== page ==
|23:45||Russ: Let's talk about the stock market. You did an interesting--there are many pages of the book that I found more inspiring and moving than the one I'm going to mention, but my favorite intellectual part of the book was the critique of the way that modern schools teach their students about the stock market. Tell us what's wrong with that--which I confess to agree with about 173%--and then talk about what you did instead. Guest: Well, remind me if I forget anything, but at the time I wrote the book, the stock market was all that anybody talked about, because the stock market was raging. Everybody was getting rich. And what schools tended to do was have a pretend stock market, where kids would make imaginary investments and then you would gauge it a month later or at the end of the marking period and see who was ahead. Russ: A contest. Guest: Exactly. And that kind of contest teaches everything wrong about investing. It is not the way Warren Buffett does it. And it encourages a sort of all-or-nothing gamble, where you want extreme volatility; you are only worried about a month from now; it encourages you to roll the dice. I guess if you have the right set of nerves for it, there are people who make a living doing that. But it's not really a very good lesson to teach children about life skills, investing in the stock market. Russ: It's the worst lesson. Guest: The worst possible lesson. I think the other difficulty is when you try to do it a different way, and say: Make a real investment in the stock market, but have $10. And I don't know what fraction of a share of Apple that is today, but it's a very small one, and it leads to complexity. So, I was thinking: How do I talk to my children about the stock market and let them take part in this without either creating a worthless fantasy, and counterproductive game, or annihilating any possible returns. Even a $5 commission on the purchase of a single share of stock would wipe out any gain they could expect over a reasonable period of time. And so what I did was create a kind of shadow market, where you used real stock prices but converted dollars into pennies. So, if a share of stock on the NY Stock Exchange was selling for $40, it sold for $.40 on my stock exchange. And the kids could invest what they wanted to. I took the other side of every transaction. There were no actual orders going in to the desk at Charles Schwab. It was all just a paper stock market. But it was all based on actual prices. It seemed like a simple way to let them get involved in buying stocks or mutual funds or whatever they wanted to buy. Russ: I like the way you said--describe how you started it, which was kind of cool. You had a $250 seed fund from grandparents, right? Guest: Right. Russ: Tell us what you did with it. Guest: I have to see if I can remember, but I thought they really had to be pushed into doing this. You may need to tell the story, because it's been a while. Then I'll give you a caveat at the end. Russ: Okay. So, you went out, if I remember, and you took 6 stocks you thought they'd have some awareness of--one was Intel, because that was inside their computer; one was Microsoft; the Gap, where some of their clothes were from; McDonald's where they'd eaten a hamburger. So, they had some familiarity with the companies. And you endowed them with $250 worth of those six companies. That was interesting; you could have just given them a free start--it was kind of a free lunch--but you realized that there are so many stocks, so many bonds, that it would be overwhelming. So, you start with these six. And then you said: You can exchange among the six or if you want, sell them all back, start anew if you want. But you gave them something that they had some connection to. Guest: Good memory. The sort of psychological barrier to entry would be too high. It was easier to have something that they had to react to. And if they were not going to do it, they had to actively sell these things. Now, as it turned out--and this is a real caveat--they never really were real interested in it. I think the reason was it's too complex, and in a way, even though this brought it down to their scale, for them at least it didn't really work. And we didn't keep that going for very long. When they got to be old enough, where they were no longer interested in having their savings monitored on my computer and wanted their own debit cards and accounts at the bank, which happened when they turned 12, what I did was I started a money market fund that paid 6% a year, and let them keep excess money in that. So, they had a better return than they could get at the bank, so they still had an incentive to save; but it was a little closer to what the market rate was then; and that they were okay with. The stock market never really appealed to them. Russ: It probably varies by kids. Guest: I think it does. Russ: Some kids would find it very interesting. And I think, going back to your earlier discussion of what's wrong with the current system, you made some reference to doing it for a living or investing as a grownup; but of course a lot of these stock market competitions are sponsored by brokerage houses who profit from having people buy individual shares of stock. And so what these competitions do is encourage people to put all their eggs in one basket--the opposite of what you want. It encourages individual stock purchases. I don't think you can buy a mutual fund and if you did you are unlikely to win because somebody's going to take a shot at the one-month--there's no downside--so you might as well take a shot at the high flyer and hope you can win. That's your best shot of winning. Anything that gets them away from that. Your scheme was a little bit elaborate, and though I think some kids would be more interested than your kids were, it's still a lot of work for the parent to keep track of dividends and capital gains and all that. But anything that teaches them the value--and to me, there's only one thing you want to teach your children about the stock market, that you don't put all your eggs in one basket. Actually, I'd say two things: Don't put all your eggs in one basket and don't listen to Uncle Ned who's got a great stock that he thinks is going to go through the roof. That you can lose money. Those are the two, really, I think, crucial lessons. And you really don't want to learn those as an adult with lots of money. You want to learn them when you are younger. And so I think whether you do it through a mock stock exchange like you did, even if they weren't so interested, or if you lecture them relentlessly, as I do, about the virtues of diversification and indexed mutual funds, which I think on average do pretty well, although this is not investment advice. Returns can vary, and consult your investment advisor before making any decisions. This is not an investment show. But I do think diversification is a really good idea. I think the other key lesson, which unfortunately our children are learning, is humility. That things don't just keep going up. I always think about my parents who grew up--my Dad was born in 1930 and my Mom was born in 1932, so they were children of the Great Depression. Their parents struggled, as did their relatives, most of them. Some people moved in with the one relative who was doing pretty well. And my Dad got a lifelong aversion to equities, to stocks, that I don't think was particularly healthy. But that's what he learned, and it stuck with him. Because he heard his parents and uncles and aunts moaning their stock losses. And our kids right now are growing up in the time of this so-called Great Recession, and they are learning a lesson that markets don't always go up. Now, whether they remember that 40 years from now after 15 years of golden returns, who knows. But I think if I had to teach my kids one important lesson it would be the dangers of hubris--oh, I know what's going to happen and this portfolio has always done well so it will continue to do well. Those kind of lessons, being aware of the dangers of that I think are the most important things.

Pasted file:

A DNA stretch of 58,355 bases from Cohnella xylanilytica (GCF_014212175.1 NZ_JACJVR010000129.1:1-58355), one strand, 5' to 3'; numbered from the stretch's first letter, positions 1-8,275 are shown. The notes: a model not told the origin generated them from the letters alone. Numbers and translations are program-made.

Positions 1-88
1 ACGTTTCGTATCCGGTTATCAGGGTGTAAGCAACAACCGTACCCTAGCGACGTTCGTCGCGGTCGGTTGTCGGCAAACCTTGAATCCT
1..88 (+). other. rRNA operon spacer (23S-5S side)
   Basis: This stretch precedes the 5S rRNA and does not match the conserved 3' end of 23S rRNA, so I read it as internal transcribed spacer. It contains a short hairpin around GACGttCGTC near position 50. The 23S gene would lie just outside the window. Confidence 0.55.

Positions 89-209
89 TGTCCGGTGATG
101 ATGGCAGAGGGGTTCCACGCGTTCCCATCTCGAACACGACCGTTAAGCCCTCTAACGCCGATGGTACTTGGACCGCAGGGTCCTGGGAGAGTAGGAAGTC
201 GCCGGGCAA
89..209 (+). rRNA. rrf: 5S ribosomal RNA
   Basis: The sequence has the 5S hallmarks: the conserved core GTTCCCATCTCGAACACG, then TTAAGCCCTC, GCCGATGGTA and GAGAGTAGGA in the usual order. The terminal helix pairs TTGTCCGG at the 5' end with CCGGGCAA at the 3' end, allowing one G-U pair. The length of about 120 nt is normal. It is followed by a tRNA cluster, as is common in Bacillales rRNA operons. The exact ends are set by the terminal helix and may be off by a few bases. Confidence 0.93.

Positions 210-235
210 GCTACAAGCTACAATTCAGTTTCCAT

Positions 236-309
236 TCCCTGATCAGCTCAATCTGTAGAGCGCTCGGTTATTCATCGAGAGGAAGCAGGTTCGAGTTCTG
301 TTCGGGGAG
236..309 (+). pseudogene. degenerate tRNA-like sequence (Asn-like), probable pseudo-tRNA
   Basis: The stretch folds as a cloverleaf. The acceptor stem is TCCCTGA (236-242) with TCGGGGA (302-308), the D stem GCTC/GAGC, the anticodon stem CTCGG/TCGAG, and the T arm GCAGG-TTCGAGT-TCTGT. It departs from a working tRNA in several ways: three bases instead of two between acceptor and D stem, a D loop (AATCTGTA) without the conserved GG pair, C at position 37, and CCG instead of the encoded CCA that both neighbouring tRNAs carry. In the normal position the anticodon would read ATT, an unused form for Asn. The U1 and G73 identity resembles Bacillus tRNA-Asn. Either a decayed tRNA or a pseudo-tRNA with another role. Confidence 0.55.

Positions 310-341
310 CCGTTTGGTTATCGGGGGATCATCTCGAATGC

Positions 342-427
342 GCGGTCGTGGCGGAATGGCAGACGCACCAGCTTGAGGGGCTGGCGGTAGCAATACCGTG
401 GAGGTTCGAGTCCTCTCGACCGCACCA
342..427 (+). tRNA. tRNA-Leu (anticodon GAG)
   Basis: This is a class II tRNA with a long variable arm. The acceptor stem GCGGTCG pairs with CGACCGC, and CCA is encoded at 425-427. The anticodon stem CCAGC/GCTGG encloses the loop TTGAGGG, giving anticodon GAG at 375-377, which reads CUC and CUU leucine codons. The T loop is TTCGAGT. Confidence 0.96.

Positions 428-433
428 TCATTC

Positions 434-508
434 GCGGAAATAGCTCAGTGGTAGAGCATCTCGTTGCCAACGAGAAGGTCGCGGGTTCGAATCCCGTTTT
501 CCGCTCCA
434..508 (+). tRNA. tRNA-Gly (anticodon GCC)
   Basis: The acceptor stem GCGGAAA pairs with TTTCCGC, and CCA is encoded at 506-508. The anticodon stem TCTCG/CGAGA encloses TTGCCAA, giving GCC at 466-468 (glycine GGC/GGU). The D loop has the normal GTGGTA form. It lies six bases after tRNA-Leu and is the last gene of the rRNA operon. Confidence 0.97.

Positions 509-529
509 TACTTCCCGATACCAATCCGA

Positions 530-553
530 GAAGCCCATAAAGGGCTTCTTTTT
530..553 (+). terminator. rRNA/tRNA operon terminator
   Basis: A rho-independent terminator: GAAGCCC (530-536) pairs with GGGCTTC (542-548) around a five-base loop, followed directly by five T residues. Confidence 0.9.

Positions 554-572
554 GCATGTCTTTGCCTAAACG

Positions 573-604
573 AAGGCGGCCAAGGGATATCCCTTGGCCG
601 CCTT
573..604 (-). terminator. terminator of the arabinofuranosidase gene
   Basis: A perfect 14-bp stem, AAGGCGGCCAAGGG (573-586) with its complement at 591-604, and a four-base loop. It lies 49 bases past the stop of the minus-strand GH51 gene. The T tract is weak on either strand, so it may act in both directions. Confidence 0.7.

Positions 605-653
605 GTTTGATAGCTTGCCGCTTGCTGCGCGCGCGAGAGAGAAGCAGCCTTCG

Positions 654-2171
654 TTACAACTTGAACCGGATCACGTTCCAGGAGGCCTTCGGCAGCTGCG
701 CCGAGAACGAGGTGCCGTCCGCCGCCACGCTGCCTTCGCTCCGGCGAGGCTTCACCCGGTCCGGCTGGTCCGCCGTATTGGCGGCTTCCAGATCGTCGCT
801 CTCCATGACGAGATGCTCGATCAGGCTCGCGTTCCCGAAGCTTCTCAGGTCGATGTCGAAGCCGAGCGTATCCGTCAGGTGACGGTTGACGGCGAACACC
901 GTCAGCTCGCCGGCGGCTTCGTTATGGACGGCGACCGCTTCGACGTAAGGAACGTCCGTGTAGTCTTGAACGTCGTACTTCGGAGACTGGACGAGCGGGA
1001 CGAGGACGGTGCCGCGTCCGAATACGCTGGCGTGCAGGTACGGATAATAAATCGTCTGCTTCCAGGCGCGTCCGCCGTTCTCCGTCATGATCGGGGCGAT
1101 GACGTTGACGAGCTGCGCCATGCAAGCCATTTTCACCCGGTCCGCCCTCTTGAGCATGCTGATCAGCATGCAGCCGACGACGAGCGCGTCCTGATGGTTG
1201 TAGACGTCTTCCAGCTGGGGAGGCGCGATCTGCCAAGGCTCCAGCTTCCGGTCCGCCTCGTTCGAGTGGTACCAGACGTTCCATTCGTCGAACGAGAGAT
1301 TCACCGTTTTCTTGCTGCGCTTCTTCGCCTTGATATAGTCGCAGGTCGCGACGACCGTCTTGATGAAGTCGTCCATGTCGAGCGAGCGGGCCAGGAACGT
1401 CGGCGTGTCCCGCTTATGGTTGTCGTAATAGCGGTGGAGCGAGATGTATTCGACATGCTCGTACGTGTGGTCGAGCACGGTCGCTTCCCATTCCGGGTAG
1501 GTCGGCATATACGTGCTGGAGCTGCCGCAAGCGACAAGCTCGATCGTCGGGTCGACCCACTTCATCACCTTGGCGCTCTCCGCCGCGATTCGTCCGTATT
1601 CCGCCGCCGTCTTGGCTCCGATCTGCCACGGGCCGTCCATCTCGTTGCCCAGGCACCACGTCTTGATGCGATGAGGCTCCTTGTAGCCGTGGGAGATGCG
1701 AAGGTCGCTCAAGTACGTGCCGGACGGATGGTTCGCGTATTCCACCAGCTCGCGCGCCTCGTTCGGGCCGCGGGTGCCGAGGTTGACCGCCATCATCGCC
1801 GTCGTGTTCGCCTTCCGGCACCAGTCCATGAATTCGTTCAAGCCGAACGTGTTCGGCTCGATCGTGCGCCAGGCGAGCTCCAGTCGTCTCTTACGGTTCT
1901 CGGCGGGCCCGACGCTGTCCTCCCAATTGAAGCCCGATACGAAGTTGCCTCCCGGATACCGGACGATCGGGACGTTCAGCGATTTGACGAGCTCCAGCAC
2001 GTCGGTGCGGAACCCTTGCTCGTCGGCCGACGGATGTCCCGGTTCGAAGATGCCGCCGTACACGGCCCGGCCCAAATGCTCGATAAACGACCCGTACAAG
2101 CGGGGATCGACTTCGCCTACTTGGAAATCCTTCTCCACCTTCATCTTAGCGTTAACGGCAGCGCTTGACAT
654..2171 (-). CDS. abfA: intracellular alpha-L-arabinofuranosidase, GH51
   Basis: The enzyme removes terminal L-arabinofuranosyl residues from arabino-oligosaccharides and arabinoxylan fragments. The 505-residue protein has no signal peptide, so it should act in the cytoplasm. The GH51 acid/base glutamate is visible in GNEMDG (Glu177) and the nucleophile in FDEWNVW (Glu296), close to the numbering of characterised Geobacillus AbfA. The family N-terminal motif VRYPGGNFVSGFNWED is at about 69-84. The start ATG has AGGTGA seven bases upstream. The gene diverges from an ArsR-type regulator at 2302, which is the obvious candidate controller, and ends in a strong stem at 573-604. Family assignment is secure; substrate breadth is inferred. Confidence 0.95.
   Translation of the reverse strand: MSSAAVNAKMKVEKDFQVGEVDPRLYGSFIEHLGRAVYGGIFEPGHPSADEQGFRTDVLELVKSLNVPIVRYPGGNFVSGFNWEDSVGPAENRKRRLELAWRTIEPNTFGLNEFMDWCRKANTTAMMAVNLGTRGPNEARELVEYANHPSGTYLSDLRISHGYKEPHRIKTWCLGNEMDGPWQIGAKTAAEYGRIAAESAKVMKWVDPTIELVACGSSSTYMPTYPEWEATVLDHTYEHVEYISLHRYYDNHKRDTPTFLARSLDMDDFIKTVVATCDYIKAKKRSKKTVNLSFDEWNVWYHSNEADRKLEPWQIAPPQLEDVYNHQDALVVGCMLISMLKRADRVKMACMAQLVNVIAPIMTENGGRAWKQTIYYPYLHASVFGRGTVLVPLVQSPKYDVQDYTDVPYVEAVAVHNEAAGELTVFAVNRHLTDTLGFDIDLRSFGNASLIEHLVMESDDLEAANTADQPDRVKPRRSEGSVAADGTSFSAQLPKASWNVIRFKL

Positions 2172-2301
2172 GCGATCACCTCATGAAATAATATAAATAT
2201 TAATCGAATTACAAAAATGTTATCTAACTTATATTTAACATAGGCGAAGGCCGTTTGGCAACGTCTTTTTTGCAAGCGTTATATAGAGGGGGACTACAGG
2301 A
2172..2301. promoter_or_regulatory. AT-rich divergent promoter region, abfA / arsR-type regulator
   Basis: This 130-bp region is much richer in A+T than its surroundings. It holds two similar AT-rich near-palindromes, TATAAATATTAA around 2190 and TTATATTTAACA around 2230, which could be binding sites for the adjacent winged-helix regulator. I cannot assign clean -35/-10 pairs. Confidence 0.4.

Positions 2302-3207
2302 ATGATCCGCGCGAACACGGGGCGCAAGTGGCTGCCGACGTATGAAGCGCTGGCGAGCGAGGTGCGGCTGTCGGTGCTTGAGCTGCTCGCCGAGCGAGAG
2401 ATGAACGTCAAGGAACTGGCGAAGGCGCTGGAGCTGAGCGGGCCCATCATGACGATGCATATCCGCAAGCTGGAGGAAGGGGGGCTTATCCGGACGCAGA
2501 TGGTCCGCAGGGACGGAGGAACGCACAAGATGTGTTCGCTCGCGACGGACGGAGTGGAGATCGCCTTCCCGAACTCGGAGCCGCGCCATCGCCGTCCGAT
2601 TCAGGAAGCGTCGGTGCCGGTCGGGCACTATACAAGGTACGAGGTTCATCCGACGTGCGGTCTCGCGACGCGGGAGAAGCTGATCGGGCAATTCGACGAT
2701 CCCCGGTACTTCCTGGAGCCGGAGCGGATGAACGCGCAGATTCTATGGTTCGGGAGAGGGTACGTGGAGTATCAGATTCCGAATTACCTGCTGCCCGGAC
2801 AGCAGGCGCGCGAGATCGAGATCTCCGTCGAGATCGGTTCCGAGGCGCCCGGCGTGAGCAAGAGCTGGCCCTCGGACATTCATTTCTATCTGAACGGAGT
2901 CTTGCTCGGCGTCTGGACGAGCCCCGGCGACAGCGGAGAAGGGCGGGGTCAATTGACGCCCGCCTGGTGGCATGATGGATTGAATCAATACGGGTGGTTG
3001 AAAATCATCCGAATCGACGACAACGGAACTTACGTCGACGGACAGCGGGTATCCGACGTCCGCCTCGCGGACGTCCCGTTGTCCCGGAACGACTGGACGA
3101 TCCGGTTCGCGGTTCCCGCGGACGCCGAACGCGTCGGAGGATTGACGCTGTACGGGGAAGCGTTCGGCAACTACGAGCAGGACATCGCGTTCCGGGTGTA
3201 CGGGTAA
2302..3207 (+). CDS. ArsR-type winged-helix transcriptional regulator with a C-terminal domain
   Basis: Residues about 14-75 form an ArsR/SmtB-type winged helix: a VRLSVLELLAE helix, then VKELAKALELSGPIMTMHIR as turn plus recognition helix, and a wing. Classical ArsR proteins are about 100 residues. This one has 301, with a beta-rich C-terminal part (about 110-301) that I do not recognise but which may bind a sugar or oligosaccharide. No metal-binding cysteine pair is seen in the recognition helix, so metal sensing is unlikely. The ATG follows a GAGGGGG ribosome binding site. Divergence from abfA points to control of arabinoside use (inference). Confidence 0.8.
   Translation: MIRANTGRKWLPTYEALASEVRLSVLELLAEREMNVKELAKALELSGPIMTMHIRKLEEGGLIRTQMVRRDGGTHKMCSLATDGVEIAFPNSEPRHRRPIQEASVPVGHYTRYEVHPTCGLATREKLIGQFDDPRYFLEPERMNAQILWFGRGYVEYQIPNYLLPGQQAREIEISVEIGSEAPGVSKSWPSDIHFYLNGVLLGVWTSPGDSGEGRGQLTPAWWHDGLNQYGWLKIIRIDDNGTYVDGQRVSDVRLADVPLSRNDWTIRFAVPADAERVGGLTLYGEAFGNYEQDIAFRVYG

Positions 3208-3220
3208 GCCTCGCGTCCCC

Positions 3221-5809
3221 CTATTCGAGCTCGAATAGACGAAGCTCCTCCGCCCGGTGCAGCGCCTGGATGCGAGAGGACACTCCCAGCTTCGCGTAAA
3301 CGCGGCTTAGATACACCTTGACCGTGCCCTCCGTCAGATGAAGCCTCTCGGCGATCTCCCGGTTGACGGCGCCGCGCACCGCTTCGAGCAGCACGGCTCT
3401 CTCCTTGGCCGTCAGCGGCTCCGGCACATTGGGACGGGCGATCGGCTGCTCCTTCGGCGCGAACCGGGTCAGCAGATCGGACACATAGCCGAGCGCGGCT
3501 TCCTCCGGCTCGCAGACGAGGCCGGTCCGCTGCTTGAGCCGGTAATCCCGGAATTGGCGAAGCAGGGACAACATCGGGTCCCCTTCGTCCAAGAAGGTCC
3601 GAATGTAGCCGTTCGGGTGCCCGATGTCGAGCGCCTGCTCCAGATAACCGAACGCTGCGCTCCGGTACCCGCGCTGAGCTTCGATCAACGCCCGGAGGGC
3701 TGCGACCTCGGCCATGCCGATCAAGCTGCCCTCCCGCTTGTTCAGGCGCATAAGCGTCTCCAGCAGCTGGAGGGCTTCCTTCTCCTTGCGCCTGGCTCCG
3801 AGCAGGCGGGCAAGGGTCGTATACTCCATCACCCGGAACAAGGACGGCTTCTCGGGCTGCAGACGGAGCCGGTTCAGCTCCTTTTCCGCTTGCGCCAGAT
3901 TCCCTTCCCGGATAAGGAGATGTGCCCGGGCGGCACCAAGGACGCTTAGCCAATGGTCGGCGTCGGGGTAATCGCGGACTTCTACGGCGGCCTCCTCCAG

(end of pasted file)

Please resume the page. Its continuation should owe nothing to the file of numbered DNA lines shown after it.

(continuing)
|33:12||Guest: Exactly. And the place where my son learned the most valuable lesson about the stock market didn't involve the stock market at all. It involved beanie babies. Russ: Yeah, tell that story. It's a great story. Guest: Little collectable toys became an extraordinary fad when my son was in about 4th grade. And the boys and girls were collecting them. The girls collected them sort of as adorable things. The boys all were very market oriented in their beanie baby collecting. Russ: They were evil speculators. Guest: They were. And they had these investors' guides to the market value, beanie babies, could calculate their net worth from day to day. And I would give them the standard lecture, saying: These are not scarce; they are making more of them every second. And there's no intrinsic value here; this is all mania and you are not, they are not even worth the $6 or $7 dollars that you paid for each one, and so forth. All on deaf ears, because they had these books and they were looking at them. And then a day came when my son felt he needed some money and he told me he was going to sell a couple of his more valuable beanie babies on e-bay; and I thought: Ah, this is perfect. He will learn now what I've been telling him; hypothetically he'll see for himself how foolish this is. And so he put a pair of beanie baby bears for sale on e-bay. And these are ones he'd been throwing around the house and the yard even. He described their condition as "mint." Russ: Fraud. Guest: Fraud. And put them for sale on e-bay. Seven days later they sold for $120.50. To my horror. But I was still thinking there's a lesson here that we are going to learn very soon, and I helped him box them up, warning him not to be disappointed if the buyer angrily demanded her money back, which was what I was pretty sure was going to happen. Russ: Because of their condition. Guest: And just buyer's remorse; their condition. I would have by then thought that. But a few days later the buyer sent my son an effusive email saying she was thrilled with her purchase. So, I said to him I wasn't going to give you any more financial advice. I'm going to give you one more, and that is: Sell your entire collection immediately. And he didn't because they were too valuable and markets can go only up. And he's 24 now; he still regrets this thi ng that happened when he was 8, that he hadn't sold his entire collection. Russ: Yeah. He's still waiting. Guest: He's still waiting for them to be worth $.05. But I think that's a--he learned the same lesson that grownups did in the late 1990s, which is that the stock market doesn't always go up. But he learned it at a very low cost. He saw both ends of a bubble that had basically no effect on his life except to make this permanent lesson that this doesn't happen. In fact, one of my favorite lines in "The Onion" a number of years later was something like: Americans Demand New Bubble to Invest In. But that was an enduring lesson that came from this sort of, evolved all by itself, and came from what I initially thought was a foolish activity. And was a good example of why kids should have some flak to do things that you think are stupid, not only because they might turn out in the end not to be as stupid as you think it is, and then fortunately turn out after that to be every bit as stupid as you thought it was. It gives them the responsibility of, the possibility of seeing this. E-bay was useful, I think, and it still is a useful teaching tool for kids, because one of the things our kids can learn is their possessions have value. They have capital. They have this bicycle. These toys have value. They didn't really have them before. On e-bay, though, you can sell something. Here's this game I had that was given to me; but if I take good care of it, I may be able to get some money back by selling it on e-bay. I think that was a valuable lesson, too. It changed my kids' ideas about their possessions. Suddenly their things began to look like assets to them rather than just sort of the litter in their room. And they were more careful with their stuff.